United States District Court, E.D. Michigan, Southern Division
K. Majzoub Magistrate Judge.
OPINION AND ORDER DENYING RESPONDENT'S MOTION TO
J. MICHELSON U.S. DISTRICT JUDGE.
Winowiecki filed a petition for a writ of habeas corpus. (R.
1.) Winowiecki challenges his state-court convictions for
multiple counts of criminal sexual conduct. Winowiecki raises
four claims for relief, some of which, he admits, are not
response, the Warden filed a motion to dismiss. Yet dismissal
of Winowiecki's current petition would jeopardize the
timeliness of a future petition. So the Court will deny the
Warden's motion, grant Winowiecki's request for a
stay, establish conditions under which Winowiecki must
proceed, and administratively close the matter.
convicted Winowiecki on two counts of first-degree criminal
sexual conduct, Mich. Comp. Laws § 750.520b(1)(b), one
count of second-degree criminal sexual conduct, Mich. Comp.
Laws § 750.520c(1)(b), and one count of attempted
first-degree criminal sexual conduct, Mich. Comp. Laws §
750.92. (R. 1, PID 1-2.) He received a lengthy prison
sentence. (R. 1, PID 1.)
filed a direct appeal. He raised three issues: a Fifth and
Sixth Amendment challenge to the prosecutor's opening and
closing statements, a due process challenge to his sentence,
and an ineffective-assistance-of-counsel claim. (R. 1, PID
4-5.) The Michigan Court of Appeals rejected all three.
See People v. Winowiecki, No. 317821, 2015 WL 340266
(Mich. Ct. App. Jan. 27, 2015).
then filed an application for leave to appeal in the Michigan
Supreme Court. He whittled his claims down to two: the
challenge to the prosecutor's opening and closing
alongside a new, speedy trial claim. (R. 4, PID 33.) The
Michigan Supreme Court denied leave to appeal. People v.
Winowiecki, 498 Mich. 973 (Mich. Sept. 9, 2015).
then filed this petition for a writ of habeas corpus.
Winowiecki's petition returns to the initial three claims
raised with the Michigan Court of Appeals, drops the speedy
trial claim, and adds another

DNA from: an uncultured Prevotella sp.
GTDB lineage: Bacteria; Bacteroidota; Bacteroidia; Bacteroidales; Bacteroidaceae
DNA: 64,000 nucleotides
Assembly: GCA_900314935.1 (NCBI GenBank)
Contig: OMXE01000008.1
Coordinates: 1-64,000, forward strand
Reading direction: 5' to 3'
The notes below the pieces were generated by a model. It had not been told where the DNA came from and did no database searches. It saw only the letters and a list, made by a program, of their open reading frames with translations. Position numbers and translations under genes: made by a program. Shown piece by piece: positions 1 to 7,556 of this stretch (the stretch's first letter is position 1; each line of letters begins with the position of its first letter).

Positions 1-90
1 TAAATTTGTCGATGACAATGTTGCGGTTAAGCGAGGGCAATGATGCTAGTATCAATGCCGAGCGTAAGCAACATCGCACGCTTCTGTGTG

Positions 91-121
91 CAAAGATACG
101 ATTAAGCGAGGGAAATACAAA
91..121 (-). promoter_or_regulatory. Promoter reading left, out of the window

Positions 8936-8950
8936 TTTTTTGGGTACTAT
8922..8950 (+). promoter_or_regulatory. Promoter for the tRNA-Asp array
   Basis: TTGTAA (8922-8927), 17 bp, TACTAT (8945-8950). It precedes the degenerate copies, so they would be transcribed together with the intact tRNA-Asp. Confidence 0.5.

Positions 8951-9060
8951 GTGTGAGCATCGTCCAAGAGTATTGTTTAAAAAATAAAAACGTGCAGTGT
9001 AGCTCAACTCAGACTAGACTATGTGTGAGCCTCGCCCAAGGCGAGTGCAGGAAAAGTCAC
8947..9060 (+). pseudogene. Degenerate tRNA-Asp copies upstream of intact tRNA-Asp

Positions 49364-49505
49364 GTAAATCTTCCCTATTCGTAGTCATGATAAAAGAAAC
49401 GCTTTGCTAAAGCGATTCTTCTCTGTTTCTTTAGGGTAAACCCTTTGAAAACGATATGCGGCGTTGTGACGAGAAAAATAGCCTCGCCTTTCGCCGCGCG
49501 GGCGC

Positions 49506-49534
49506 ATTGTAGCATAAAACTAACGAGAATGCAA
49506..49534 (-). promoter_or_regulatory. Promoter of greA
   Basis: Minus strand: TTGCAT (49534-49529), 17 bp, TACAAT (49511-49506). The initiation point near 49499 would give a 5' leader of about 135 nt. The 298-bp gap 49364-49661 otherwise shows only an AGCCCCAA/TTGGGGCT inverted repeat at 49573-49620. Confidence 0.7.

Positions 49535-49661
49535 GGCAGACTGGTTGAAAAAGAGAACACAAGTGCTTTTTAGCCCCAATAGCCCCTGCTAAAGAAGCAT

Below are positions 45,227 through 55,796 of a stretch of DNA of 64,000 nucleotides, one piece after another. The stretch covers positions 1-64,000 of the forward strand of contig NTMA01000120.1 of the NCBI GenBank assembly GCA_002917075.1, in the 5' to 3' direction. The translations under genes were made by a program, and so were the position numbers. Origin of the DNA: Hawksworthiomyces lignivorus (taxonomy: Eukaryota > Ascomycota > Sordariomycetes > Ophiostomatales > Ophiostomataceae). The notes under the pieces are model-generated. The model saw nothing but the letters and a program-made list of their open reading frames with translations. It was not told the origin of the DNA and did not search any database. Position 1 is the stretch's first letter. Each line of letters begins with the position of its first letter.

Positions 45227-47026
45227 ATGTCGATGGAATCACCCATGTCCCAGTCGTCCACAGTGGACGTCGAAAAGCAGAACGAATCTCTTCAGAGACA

ineffective-assistance-of-counsel claim. (R. 1, PID 17-18.)
to the petition, the Warden says Winowiecki failed to exhaust
three of the four claims raised in the petition. (R. 1, PID
35.) Winowiecki concedes the point, and not wanting to
abandon his unexhausted claims, asks the Court to stay
further proceedings while he returns to state court to
exhaust. (R. 5, PID 41-42.)
prisoner must exhaust available remedies in state court
before raising a claim in a petition for a writ of habeas
corpus. See 28 U.S.C. §§ 2254(b), 2254(c).
To satisfy the exhaustion requirement, all claims must be
“fairly presented” to the state courts, meaning
that the petitioner must have put before the state courts
both the factual and legal bases for the claims. See
Baldwin v. Reese, 541 U.S. 27, 29-32 (2004). Presenting
the factual and legal bases requires Winowiecki to undergo
“one full round” of the state's appellate
review process. O'Sullivan v. Boerckel, 526 U.S.
838, 845 (1999). In practice, “one full round”
means presenting each issue to both the Michigan Court of
Appeals and the Michigan Supreme Court. See Morse v.
Trippett, 37 F. App'x 96, 103 (6th Cir. 2002).
mentioned, Winowiecki concedes that he failed to exhaust
three of the four claims in his petition. When presented with
a habeas corpus petition containing exhausted and unexhausted
claims, this Court has numerous options. See Harris v.
Lafler, 553 F.3d 1028, 1031 (6th Cir. 2009). One is to
“stay the petition and hold it in abeyance while the
petitioner returns to state court to raise his unexhausted
claims . . . .” Id. (citing Rhines v.
Weber, 544 U.S. 269, 277 (2005)). This option applies
where outright dismissal of the petition jeopardizes the
timeliness of a future petition, there exists good cause for
the petitioner's failure to exhaust state court remedies,